Different Curl Types: A Guide to Caring for Them

Different Curl Types: A Guide to Caring for Them
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Those in the know are aware that understanding various curl types is essential to deciphering your own, and that doing so can significantly alter your experience.

According to renowned hairstylist and texture instructor Vernon François, “understanding your head of hair, its behavior, and what can be achieved with it can lead to a joyful, healthy relationship with it.” It influences your approach to get the greatest results all around.

The classic method of kinds two to four with subcategories of A to C is the most popular way to categorize curl types; nevertheless, it must be remembered that this system is generic and that individual hair will frequently have its subtleties and even a few different textures in it. According to François, who has dyslexia,

The fundamental curl types system can still serve as a useful road map for your curl trip, even though there is room for improvement. Here is a guide to the details of texture and the various kinds of curls that you should be aware of.

Elasticity and Porosity of Curls

According to François, “Your hair has several characteristics that make it uniquely yours, including how rapidly it absorbs and loses moisture, which is known as porosity.” The condition of your cuticles, which are the hair strand’s outermost layer, is a reliable measure of your amount of porosity. The cuticle lies smoothly, is closed, and holds moisture when it is healthy. The cuticle lifts away from the hair if it has been damaged by elements like heat, overprocessing, and the elements.

Curly Hair Guide: Understanding the Different Types of Curly Hair and the  Different Ways to Care for Them | Martha Stewart

Wavy Hair

Type 2 waves are fairly bendable with an “S” shape. They can range from fine to coarse and typically lay close to the head. For these types of curls, it’s important to “use a sulfate-free shampoo and only brush in the shower while the hair is wet because this will tame the unruliness of it. Remember to not fuss or play with the hair before it’s completely dry because it’ll result in unwanted frizz,” says George Papanikolas, Matrix celebrity stylist. Look for a hydrating system, such as Biolage 3Butter Control System Shampoo ($27.32, walmart.com), conditioner, and mask because this type of curl tends to be drier by nature and needs the most moisture. He says that when applied to the mid-lengths and ends, “[it] employs shea, cupuacu, and murumuru butter to make the hair more manageable without leaving a heavy residue.”

How to Figure Out Your Curl Type and Care for It | ATH


According to de Leon, “this style of curl tends to be more uniform and can range from buoyant loops to an ‘S’ shape curl pattern.” “This curl type requires extra care and hydration because it is prone to dehydration and has a coiling structure from the roots to the very ends (think ringlets).” According to Michelle O’Connor, artistic director of L’Oréal Matrix, Type 3 is frizz-prone and can range from subtle loops to tightly coiled corkscrew forms. These styles are known to dry quickly because the “sebum from the scalp isn’t able to slide down a strand that’s twisted.” To get the most out of this type of hair’s densely packed curls and tonnes of volume, always detangle before washing. Pre-shampoo detangling will make your cleaning routine easier and lessen the chance of breaking and snapping, which are common with this hair type when brushed or detangled dry, she says. This hair is often knotted.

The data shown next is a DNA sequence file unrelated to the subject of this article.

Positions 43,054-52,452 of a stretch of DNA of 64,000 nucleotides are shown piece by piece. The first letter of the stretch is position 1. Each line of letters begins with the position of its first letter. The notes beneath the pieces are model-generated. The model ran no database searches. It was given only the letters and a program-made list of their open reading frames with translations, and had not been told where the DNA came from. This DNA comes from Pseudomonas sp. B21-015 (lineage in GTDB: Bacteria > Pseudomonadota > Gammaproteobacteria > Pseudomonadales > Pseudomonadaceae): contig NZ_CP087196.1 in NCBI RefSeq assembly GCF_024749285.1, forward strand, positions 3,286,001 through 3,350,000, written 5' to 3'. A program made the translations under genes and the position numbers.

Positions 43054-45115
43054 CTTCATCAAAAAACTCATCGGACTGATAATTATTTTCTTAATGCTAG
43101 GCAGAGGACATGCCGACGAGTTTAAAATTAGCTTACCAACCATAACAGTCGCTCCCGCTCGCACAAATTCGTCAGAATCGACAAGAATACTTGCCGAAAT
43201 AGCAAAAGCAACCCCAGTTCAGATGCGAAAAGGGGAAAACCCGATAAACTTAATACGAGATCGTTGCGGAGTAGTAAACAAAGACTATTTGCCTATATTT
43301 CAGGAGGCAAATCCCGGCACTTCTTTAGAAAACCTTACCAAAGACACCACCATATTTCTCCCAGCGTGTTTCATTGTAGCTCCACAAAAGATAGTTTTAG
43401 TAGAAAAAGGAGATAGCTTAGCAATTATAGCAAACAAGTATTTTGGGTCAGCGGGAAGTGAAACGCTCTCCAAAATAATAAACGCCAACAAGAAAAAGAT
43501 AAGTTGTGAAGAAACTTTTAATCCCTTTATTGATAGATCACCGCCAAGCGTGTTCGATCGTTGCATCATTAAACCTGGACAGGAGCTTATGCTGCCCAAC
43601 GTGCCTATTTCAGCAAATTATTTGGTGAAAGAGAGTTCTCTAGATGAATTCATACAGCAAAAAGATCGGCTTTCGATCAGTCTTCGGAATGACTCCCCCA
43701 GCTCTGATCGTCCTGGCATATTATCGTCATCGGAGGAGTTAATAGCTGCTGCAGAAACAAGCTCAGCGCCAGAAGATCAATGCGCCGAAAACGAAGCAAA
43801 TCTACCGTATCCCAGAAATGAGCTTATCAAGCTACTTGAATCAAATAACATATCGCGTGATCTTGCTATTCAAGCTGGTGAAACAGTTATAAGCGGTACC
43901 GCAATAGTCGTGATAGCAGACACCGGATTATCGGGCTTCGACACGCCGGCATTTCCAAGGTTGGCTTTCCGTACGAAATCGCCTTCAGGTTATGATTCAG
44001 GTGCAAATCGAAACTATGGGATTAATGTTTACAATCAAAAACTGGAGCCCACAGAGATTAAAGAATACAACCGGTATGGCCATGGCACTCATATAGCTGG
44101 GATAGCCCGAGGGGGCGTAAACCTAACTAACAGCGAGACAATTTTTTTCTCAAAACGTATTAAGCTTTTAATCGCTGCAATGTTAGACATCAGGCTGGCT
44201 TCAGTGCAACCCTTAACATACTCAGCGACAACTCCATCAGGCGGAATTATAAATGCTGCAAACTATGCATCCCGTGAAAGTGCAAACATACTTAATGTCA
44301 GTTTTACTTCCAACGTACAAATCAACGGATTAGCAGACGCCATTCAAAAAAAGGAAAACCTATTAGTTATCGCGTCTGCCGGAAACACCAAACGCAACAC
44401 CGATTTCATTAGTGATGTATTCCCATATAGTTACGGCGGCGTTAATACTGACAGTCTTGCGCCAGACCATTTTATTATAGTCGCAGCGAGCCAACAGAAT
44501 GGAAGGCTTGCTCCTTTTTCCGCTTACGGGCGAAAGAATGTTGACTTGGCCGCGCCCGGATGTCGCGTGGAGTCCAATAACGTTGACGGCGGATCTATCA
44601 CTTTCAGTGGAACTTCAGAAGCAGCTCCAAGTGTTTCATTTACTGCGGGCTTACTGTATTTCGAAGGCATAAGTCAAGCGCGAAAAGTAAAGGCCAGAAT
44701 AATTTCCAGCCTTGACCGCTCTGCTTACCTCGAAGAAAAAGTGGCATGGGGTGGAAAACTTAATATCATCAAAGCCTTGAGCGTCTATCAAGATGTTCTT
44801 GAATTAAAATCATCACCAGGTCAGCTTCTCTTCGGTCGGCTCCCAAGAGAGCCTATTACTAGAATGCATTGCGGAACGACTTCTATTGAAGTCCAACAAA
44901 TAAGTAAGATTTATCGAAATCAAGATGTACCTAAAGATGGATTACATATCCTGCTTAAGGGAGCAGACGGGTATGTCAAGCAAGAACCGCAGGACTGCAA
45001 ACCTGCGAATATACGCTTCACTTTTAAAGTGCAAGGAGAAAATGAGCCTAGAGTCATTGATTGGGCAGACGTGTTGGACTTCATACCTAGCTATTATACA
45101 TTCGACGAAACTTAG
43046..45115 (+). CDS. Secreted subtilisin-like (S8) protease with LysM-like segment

Apply moisturizing products, such as an oil and leave-in conditioner, as soon as you get out of the shower to strengthen your hair and improve its smoothness and luster. De Leon suggests moisturizing and defining creams. Along with the Advanced Climate Control Featherlight Styling Cream ($26, ulta.com), the Ouidad VitalCurl Gel Cream is amazing.   

Curly Hair Types Chart: How to Find Your Curl Pattern | Allure

Coily hair

The appearance of coil curls is noted for being tight. They might be fine or coarse and are often prone to a drier texture. Type 4 is categorized by letters and numbers, much like all the other types of curls. According to Alicia Bailey, head of education at Design Essentials and expert on hair structure, “4A is coiled with an obvious ‘S’ or ringlet pattern.” The hair is delicate, dry, and easily tangles, according to her, and has a little volume but no movement. She describes 4B as being tightly coiled with less distinct curls. It frequently becomes delicate, dry, and knots readily. The tightest coil, 4C, is distinguished by its zigzag pattern and, like the other type 4s, is delicate, dry, and prone to knotting. It typically requires manipulation to attain curl definition.

The best approach to take care of this kind of curl, advises Bailey, is to handle it carefully. Coily hair can be delicate, so it’s better to always shampoo while doing your best to maintain the hair going in the same direction to help with detangling, advises the expert. And when using conditioner, be careful to coat each strand, detangle slowly, and work in small parts to maintain control. In addition to helping to define the coil, Bailey underlines the value of employing products that also add moisture for improved elasticity, bounce, and shine. For all types of curls, she suggests The Design Essentials Natural Hair Almond & Avocado Collection, particularly their leave-in conditioner ($12.99, ulta.com). Bailey even claims to use the brand herself and encourages anyone with oily hair to give it a try. This collection gives strong moisture, leaving the hair soft and simple to detangle. Coily hair needs moisture and treatments to help with manageability.

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